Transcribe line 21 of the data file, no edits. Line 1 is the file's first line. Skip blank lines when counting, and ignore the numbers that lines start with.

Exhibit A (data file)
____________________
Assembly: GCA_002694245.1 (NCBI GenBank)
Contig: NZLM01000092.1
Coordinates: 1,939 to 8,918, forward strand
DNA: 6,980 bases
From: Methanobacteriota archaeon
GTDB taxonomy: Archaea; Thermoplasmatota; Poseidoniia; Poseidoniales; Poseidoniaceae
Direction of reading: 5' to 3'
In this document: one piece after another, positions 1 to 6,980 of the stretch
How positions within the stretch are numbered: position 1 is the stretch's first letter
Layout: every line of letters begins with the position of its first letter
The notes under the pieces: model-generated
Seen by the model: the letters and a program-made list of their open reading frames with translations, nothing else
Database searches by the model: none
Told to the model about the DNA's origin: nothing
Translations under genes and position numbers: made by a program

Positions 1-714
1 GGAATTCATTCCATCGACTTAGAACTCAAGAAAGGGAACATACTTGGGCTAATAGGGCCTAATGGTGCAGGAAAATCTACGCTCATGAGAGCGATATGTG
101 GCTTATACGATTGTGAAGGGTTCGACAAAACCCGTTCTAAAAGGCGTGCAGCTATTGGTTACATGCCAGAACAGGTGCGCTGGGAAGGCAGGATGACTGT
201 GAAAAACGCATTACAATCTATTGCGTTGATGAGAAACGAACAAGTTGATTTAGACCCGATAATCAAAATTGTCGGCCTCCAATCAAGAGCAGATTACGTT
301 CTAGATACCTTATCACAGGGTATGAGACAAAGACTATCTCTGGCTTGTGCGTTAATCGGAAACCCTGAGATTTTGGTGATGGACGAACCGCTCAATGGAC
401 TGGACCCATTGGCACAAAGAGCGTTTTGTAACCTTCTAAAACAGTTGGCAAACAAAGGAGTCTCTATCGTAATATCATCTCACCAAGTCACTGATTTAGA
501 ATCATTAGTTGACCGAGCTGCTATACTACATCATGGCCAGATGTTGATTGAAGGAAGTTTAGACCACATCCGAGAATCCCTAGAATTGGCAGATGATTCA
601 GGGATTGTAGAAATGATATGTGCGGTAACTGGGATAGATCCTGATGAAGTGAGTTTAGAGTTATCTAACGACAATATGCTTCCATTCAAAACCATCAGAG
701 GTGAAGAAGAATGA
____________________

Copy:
401 TGGACCCATTGGCACAAAGAGCGTTTTGTAACCTTCTAAAACAGTTGGCAAACAAAGGAGTCTCTATCGTAATATCATCTCACCAAGTCACTGATTTAGA